Turning now to the drawings and with particular attention to FIG. 1, a magnification viewer 10 including a pair of spectacles 100 with through-the-lens magnification loupes 106 a, 106 b. As illustrated, the magnification loupes 106 a, 106 b are of the Keplerian design. The spectacles 100 include carrier lenses 102 a, 102 b. The carrier lenses 102 a, 102 b may be either plano lenses or prescription lenses. The magnification loupes 106 a, 106 b are fixed in the carrier lenses 102 a, 102 b to provide stereoscopic vision. The magnification loupes 106 a, 106 b are set at the user's interpupillary distance converging to a desired working distance, for example, anywhere from 12 to 24 or 13 to 21 inches. As will be discussed in greater detail below, from a selected working distance, the user has the option to vary the viewing distance by rotating the objective lens housing or nose housing 108 a, 108 b of each magnification loupe 106 a, 106 b to the desired focus. As will be discussed in more detail below, one of the objective lens housings 108 a, 108 b and one of the eyepiece housings 110 a, 110 b are formed with threads, which cooperate with a pin attached to the other housing to form a threaded coupling. The eyepiece housings, 110 a, 110 b, in turn, are secured to the carrier lenses 102 a, 102 b by various techniques, including a friction fit or with an adhesive, such as epoxy. Alternatively, the eyepiece housings 110 a, 110 b may be secured to the carrier lenses 102 a, 102 b by way of known threading on the outside of the eyepiece housings 110 a, 110 b matching threading on the carrier lenses 102 a, 102 b.

As will be discussed in greater detail below, magnifications of 3.3×, 3.8×, 4.3× and 4.8× are possible, according to one embodiment of the invention to provide a wide range of selection. For each magnification, working distances of about 12″, 16″ and 24″ may be provided. The carrier lenses 102 a, 102 b normally enable a user to focus comfortably at 500 mm, about −2D, a typical reading distance. The magnification loupes 106 a, 106 b, as will be discussed in greater detail below, further include a prism system (FIGS. 19-32). Each magnification loupe uses an identical prism and eyepiece lens system. For different magnifications, only the objective lenses are changed. The user may create depth of field by adjusting the focal distance of each eye depending upon the operation being performed. the focuses of each of the magnification loupes 106 a, 106 b may be changed independently. The aperture for the objective lens has been reduced in size to provide an increase in depth of field at high magnifications while still providing substantial light.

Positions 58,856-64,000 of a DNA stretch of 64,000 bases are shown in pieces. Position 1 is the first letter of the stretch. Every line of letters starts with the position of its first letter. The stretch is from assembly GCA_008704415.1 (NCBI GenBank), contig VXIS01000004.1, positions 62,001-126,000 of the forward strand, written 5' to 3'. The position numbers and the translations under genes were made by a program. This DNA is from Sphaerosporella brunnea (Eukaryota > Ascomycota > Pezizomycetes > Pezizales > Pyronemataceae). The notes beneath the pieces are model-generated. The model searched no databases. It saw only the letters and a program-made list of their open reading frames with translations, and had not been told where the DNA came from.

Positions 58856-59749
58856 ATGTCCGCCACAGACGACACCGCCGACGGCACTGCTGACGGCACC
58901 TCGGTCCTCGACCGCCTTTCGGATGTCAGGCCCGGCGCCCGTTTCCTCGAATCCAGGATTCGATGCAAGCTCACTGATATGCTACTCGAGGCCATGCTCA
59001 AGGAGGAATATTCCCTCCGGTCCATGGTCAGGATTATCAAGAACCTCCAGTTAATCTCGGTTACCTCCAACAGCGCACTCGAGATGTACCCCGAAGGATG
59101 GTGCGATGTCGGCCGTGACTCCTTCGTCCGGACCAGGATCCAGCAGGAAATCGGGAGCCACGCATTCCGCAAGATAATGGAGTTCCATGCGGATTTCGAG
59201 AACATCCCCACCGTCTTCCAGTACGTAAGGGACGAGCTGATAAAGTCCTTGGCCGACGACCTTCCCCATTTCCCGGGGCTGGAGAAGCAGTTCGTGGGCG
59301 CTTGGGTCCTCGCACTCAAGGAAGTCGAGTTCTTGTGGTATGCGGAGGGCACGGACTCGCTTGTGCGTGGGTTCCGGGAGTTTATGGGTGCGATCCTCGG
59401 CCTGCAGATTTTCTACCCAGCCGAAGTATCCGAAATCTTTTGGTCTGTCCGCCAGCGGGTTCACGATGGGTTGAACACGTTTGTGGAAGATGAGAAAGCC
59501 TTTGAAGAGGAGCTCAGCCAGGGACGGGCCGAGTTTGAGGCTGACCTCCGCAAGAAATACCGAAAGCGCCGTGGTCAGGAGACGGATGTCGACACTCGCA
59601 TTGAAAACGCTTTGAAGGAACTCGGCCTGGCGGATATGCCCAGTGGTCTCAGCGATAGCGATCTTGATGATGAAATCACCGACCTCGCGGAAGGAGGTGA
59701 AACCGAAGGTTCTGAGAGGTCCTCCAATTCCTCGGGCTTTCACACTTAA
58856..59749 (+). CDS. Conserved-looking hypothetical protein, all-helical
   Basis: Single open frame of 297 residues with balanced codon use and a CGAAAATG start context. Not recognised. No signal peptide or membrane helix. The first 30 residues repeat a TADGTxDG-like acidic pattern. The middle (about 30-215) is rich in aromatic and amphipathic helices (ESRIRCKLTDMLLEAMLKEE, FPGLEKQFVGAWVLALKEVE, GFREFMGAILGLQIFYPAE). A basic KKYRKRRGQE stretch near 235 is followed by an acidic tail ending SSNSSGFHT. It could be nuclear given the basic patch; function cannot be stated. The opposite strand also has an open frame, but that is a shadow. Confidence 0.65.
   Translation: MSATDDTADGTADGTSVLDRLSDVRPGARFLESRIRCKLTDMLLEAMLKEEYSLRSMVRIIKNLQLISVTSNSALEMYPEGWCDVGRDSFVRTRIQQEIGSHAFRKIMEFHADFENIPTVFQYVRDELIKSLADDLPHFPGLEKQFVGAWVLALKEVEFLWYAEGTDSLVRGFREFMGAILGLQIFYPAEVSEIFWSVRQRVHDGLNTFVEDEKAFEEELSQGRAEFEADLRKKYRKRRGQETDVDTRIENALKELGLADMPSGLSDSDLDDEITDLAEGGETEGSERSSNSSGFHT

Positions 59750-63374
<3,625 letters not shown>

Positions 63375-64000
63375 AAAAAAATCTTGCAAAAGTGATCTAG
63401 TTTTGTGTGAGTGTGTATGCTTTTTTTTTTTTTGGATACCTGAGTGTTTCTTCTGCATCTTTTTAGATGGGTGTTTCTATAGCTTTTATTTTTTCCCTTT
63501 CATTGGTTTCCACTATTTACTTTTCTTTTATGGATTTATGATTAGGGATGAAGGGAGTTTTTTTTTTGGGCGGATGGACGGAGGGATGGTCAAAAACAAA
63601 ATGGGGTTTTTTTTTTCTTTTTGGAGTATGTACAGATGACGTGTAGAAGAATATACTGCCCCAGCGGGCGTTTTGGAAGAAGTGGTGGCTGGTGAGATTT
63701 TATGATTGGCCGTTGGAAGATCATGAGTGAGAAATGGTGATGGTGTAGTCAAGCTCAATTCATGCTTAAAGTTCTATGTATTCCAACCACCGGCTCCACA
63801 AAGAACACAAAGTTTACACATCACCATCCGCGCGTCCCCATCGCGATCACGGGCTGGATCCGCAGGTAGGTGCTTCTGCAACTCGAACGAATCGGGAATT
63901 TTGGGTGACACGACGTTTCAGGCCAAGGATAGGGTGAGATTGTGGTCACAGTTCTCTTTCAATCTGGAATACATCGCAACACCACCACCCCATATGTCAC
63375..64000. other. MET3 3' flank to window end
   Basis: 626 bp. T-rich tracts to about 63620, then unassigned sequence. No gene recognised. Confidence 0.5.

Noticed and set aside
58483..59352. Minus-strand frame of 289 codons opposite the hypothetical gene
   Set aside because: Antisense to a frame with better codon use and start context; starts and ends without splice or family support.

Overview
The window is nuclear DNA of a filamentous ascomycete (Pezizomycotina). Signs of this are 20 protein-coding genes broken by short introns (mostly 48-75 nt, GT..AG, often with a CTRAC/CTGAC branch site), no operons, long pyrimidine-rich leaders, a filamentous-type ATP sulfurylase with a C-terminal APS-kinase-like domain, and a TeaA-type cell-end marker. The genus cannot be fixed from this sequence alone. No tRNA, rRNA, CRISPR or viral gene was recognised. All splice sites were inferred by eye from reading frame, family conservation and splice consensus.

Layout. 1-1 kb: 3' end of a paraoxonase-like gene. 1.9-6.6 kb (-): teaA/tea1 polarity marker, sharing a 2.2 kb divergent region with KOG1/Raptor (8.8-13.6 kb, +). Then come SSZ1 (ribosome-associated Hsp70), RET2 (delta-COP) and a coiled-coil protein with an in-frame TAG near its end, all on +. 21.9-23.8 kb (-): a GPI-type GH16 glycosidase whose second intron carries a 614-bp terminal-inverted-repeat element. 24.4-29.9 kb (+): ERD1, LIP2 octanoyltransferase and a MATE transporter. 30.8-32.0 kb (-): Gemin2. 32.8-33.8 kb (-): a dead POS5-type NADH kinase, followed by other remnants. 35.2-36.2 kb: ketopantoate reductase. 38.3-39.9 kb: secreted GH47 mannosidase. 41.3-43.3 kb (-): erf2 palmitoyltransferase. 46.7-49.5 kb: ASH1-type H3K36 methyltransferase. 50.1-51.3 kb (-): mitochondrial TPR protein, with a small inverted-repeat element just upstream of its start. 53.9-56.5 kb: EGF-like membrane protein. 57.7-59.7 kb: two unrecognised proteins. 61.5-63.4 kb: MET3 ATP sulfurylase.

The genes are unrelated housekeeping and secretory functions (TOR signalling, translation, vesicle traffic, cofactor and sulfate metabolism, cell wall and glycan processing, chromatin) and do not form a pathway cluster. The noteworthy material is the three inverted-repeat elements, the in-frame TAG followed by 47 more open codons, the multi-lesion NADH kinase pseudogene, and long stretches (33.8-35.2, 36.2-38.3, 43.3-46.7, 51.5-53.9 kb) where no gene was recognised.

Turning now to FIG. 2, an alternative configuration of the magnification loupes 106 a, 106 b of FIG. 1 is illustrated. It is noted that for the lens system 20 of FIGS. 2, the optical configurations of the magnification loupes 206 a, 206 b are different from the through-the-lens configuration of FIG. 1, but the barrels or housings are similar in that only the objective lens need be changed to provide different magnifications. The prism and eyepiece remain the same. The optical system 20 of FIG. 2 includes a pair of spectacles 200 including a pair of carrier lenses 202 a, 202 b and a binocular magnification viewer 25, including a pair of magnification loupes 206 a, 206 b. As discussed in U.S. Pat. No. 5,667,291, the binocular magnification viewer 25 may be attached to the spectacles 200 by a pivot member 250. Alternatively, the magnification loupes 206 a, 206 b, may be mounted close to the spectacle lenses, for example, about 0.5mm from the carrier lenses 202 a, 202 b. The pivot member 250, in turn, is attached to a bridge 258 which includes a bridge adjustment knob 252 for adjusting a pair of extension of arms 254, 256 to enable the interpupillary distances of the loupes 206 a, 206 b to be adjusted. The interpupillary distance of the magnification loupes 206 a, 206 b may further be adjusted by knobs 260 a, 260 b.The binocular magnification viewer 25 may be secured to the spectacles 200 by way of a clip, screws, glue or other known methods.

Mechanical Characteristics

Turning now to FIG. 3A, an exploded perspective view of the magnification loupes 106 in accordance with the present invention are shown. For the purposes of this discussion, only one of the magnification loupes 106 and its components shall be discussed. It is understood, however, that all descriptions are equally applicable to loupe 106 b and its components. The magnification loupes 106 a include a nose or objective housing 108 a and a body or eyepiece housing 110 a. As illustrated, the objective housing 108 a includes a frusto-conical front portion 350 and a generally cylindrical rear portion 352. It is noted that the housing 108 a may be of different shapes; thus, FIG. 3 is exemplary only. The objective housing 108 a includes a pair of apertures 304. The apertures 304 are configured to receive a pin 302 such that the pin 302 defines a chord across the cylindrical rear portion 352 of the objective housing 108 a. More particularly with reference to FIG. 3B, the objective housing 108 a includes an interior surface 308 which engages an exterior surface 307 of the eyepiece housing 110 a. Spiral threads 306 are formed into the surface of the eyepiece housing 110 a. The apertures 304 are located in the objective housing 108 a so that the pin 302 engage the spirals or threads 306. The pin 302 enables a threaded coupling between the two housings 106 a and 108 a even through only one housing 110 a is formed with threads. The threaded coupling between the housings 106 a and 108 a permits the working distance of the loupes 106 a and 106 b to be adjusted by rotating the objective housing 108 a relative to the eyepiece housing 110 a, which in turn, varies the distance between the eyepiece and objective lenses which varies the working distance between the loupes 106 a and 106 b.